Note: The NBA is celebrating players from the NBA75 list almost daily from now until the end of the season. Today’s honoree is the Celtics’ John Havlicek. This story about Havlicek originally appeared in the Dec. 7, 1963, issue of The Sporting News under the headline, “Havlicek Gains Front Rank in Celt Galaxy”.
BOSTON, Mass — Teams in the National Basketball Association draft in the reverse order of their won-lost records at the end of each season. It is a gimmick designed to produce a leveling-off process whereby the weaker clubs get first shot at the top college players and the stronger teams take what is left.
But it isn’t an infallible system because the human element is involved. Coaches and general managers still have to guess who the best players are. And while everybody can spot an Elgin Baylor, not everybody can properly appraise a John Havlicek.
Back in 1962, every team in the NBA had a chance to draft Havlicek ahead of the defending champion Boston Celtics, who picked ninth. The question is: Who goofed? And why?
“Nobody really goofed,” said Red Auerbach, coach of the Boston Celtics. “Havlicek was well-regarded, a nationally scouted star at Ohio State. But most teams that year were looking for the big man. John isn’t quite 6-5 and there had to be a question as to whether he could play the corner.
“Of the eight players taken ahead of Havlicek (Bill McGill, Zelmo Beaty, Paul Hogue, Len Chappell, Jerry Lucas, Dave DeBusschere, Wayne Hightower and Leroy Ellis), not one was smaller than 6-7. Several were 6-9 or better and McGill, for example, had averaged 38 points a game at Utah.
“The reason the Celtics took John was because of his ability to run and play defense. We figured we could teach him the rest. We didn’t realize it at the time, but what we got was a young Frank Ramsey.
“John has great tenacity of purpose. He isn’t quite as ‘cute’ as Ramsey, who gives rivals that baby-face look and then holds on to their pants when they try to shoot. But he can come off the bench cold and get you a lot of quick points.
“He’s easy to coach because his attitude is perfect. The best way to get along with me is to do what I say and John understands me pretty good. I like players who hate to lose and Havlicek is the type who gets disturbed when things aren’t going right.
“On another team, John would play more, probably be a regular. But I doubt if he’ll ever be a starter for the Celtics. He’s too valuable doing Ramsey’s old job.
“Actually, it isn’t important which five players open your ball game. It’s the guys who are on the floor at the end who really count.
“Havlicek has played mostly in the backcourt this year. With the addition of Willie Naulls, plus Ramsey, I haven’t needed him up front. But even though he’s taller than most guards, he has all the quick reactions and moves of a little man.
“Basketball is a game of touch and playing in the pros, plus a lot of hard work, has sharpened John’s game. People often ask me if he’ll get any better. Holy smoke, I think the guy is pretty good right now.”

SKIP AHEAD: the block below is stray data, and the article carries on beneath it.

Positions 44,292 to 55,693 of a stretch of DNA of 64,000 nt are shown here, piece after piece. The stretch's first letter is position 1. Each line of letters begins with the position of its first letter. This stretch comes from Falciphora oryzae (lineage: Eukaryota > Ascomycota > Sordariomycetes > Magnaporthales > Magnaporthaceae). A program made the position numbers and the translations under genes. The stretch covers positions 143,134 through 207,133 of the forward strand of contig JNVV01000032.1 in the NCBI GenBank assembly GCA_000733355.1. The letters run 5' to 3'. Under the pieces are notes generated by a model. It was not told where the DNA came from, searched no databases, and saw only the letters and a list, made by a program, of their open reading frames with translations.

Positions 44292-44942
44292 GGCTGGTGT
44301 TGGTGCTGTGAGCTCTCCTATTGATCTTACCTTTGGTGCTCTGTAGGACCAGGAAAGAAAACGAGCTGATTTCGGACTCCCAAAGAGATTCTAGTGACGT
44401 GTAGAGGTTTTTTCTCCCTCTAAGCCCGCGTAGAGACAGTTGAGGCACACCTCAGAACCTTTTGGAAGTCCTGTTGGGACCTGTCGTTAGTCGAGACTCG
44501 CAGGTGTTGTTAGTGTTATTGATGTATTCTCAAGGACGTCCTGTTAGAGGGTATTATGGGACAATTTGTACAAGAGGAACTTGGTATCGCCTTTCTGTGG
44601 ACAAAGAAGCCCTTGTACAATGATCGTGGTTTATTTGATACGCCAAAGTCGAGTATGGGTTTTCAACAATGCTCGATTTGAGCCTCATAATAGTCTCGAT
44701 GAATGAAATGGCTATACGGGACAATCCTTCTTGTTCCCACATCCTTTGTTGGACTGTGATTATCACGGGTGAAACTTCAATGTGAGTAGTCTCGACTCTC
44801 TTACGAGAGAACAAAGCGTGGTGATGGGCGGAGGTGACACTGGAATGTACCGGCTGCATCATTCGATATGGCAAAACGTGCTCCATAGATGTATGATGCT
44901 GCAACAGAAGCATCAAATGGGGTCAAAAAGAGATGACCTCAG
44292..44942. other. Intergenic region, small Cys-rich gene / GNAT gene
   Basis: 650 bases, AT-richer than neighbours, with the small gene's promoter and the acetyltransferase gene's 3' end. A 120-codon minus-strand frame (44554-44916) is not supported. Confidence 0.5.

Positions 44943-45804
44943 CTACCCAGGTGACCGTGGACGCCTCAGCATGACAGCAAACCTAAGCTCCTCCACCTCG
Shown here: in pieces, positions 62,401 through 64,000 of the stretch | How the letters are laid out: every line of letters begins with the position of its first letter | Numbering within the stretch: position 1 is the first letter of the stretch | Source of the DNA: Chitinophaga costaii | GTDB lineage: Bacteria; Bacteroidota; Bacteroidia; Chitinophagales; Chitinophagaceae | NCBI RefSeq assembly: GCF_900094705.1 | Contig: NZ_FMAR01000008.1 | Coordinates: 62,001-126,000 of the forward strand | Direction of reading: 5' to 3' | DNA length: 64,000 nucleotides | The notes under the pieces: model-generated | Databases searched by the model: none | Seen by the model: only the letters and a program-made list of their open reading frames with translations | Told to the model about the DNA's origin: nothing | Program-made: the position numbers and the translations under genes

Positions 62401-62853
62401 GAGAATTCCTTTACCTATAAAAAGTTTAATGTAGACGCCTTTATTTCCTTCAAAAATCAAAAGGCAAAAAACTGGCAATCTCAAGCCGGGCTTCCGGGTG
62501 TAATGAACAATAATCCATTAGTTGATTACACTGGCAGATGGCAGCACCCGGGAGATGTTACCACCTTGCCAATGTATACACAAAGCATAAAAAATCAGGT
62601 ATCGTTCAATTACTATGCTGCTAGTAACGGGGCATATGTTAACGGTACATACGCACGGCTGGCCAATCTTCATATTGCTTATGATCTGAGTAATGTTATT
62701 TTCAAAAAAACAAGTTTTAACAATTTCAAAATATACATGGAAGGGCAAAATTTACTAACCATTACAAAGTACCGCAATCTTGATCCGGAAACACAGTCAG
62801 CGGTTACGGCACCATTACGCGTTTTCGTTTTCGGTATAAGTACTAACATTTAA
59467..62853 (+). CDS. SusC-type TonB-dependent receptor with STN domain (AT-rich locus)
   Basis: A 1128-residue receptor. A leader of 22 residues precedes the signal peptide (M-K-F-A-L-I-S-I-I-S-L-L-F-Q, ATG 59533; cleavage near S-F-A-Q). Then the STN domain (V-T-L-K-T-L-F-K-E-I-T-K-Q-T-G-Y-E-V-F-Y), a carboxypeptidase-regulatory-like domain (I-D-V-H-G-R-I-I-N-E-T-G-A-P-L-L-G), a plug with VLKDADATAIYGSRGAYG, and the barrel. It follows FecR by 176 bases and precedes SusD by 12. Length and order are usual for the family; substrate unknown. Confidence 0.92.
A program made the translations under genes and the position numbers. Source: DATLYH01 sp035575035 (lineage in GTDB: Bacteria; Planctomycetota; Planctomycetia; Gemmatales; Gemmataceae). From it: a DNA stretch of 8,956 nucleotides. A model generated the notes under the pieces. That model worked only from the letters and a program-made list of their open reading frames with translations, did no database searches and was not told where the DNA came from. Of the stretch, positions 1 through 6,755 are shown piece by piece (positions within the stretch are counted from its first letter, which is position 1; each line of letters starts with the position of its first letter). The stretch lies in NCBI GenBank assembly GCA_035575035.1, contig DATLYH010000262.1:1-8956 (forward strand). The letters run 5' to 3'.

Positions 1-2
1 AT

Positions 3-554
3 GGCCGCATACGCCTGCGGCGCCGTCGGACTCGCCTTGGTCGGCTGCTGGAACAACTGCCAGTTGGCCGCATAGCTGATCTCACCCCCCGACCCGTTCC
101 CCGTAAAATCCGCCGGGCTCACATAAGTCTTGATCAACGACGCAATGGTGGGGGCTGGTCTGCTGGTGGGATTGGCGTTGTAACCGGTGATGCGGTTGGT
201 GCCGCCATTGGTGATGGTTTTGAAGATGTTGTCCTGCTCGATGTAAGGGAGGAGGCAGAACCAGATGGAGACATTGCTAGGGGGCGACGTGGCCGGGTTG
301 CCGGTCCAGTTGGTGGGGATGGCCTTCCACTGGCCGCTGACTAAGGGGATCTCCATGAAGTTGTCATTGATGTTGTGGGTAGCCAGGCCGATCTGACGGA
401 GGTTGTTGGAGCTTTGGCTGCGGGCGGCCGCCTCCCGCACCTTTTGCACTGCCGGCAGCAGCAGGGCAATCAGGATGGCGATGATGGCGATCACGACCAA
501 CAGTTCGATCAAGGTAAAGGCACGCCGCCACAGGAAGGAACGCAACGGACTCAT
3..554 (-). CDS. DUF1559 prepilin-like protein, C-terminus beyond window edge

One of the things the Celtics missed when Bill Sharman quit was a fellow who could do a defensive job on people like Hal Greer of Philadelphia and Jerry West of Los Angeles.
Havlicek can make that kind of contribution without getting into foul trouble. His flair for coming up with loose balls has also helped the Celtics’ fast break
“I used to think this was coincidence,” Auerbach volunteered, “but I know better now. John was simply making his own breaks.”
A 14-point-per-game scorer as a rookie, Havlicek has been hovering near the 20 mark this year — with an early season high of 28 against Cincinnati.
Asked for an explanation, John traced his improvement to a large helping of confidence. “Last year, I was afraid to take a shot. This year, I’m not.
“You know, when you join a team like the Celtics, you can’t help but wonder how you’re going to fit in. Prior to coming to Boston, I had a tryout as a flanker back with the Cleveland Browns’ pro football team.
“I have no complaints about the treatment I got, but the Browns’ veteran players hardly spoke to the rookies.
“It was almost like there was a line. They stayed on their side and we stayed on ours.
“I thought it might be like that with the Celtics. It wasn’t. Not only was I warmly received, but several players actually went out of their way to help me. I also liked Auerbach’s direct approach.
“He told me if I could run, block out and play defense, I could have a job. Red is tough, but he’s also fair.
“Bob Cousy was also a great help to me. At first I couldn’t believe he was real. I knew Cousy was good, but I never realized how good until I began to play with him.
“Cousy took me aside one day and told me that I was overprotecting the ball — that if I didn’t stop turning sideways to the man who was covering me that I’d never get a pass off.
“Bob told me to practice using my left hand as well as my right and to bring the ball up the floor facing my opponent. Otherwise, I’d never be able to properly see the free man.”
“I don’t say the Celtics wouldn’t have won in the East last year without Havlicek,” Cousy said, “but it certainly would have been tougher. In my opinion, John was the most consistent member of the team.”
The fact that John lost a close Rookie of the Year vote to Terry Dischinger of Chicago (now Baltimore) prompted Celtics’ Owner Walter Brown to give Havlicek a $200 bonus. This was the same money Dischinger received from the league for winning the award.
“I did it,” Brown said, “because to me the whole thing seemed extremely unfair. Dischinger was a great rookle, but for a while he was available only on weekends and he performed for a last-place team.
“I know what happened. The writers look to see who scored the most points. They failed to appreciate the Importance of Havlicek’s overall game.”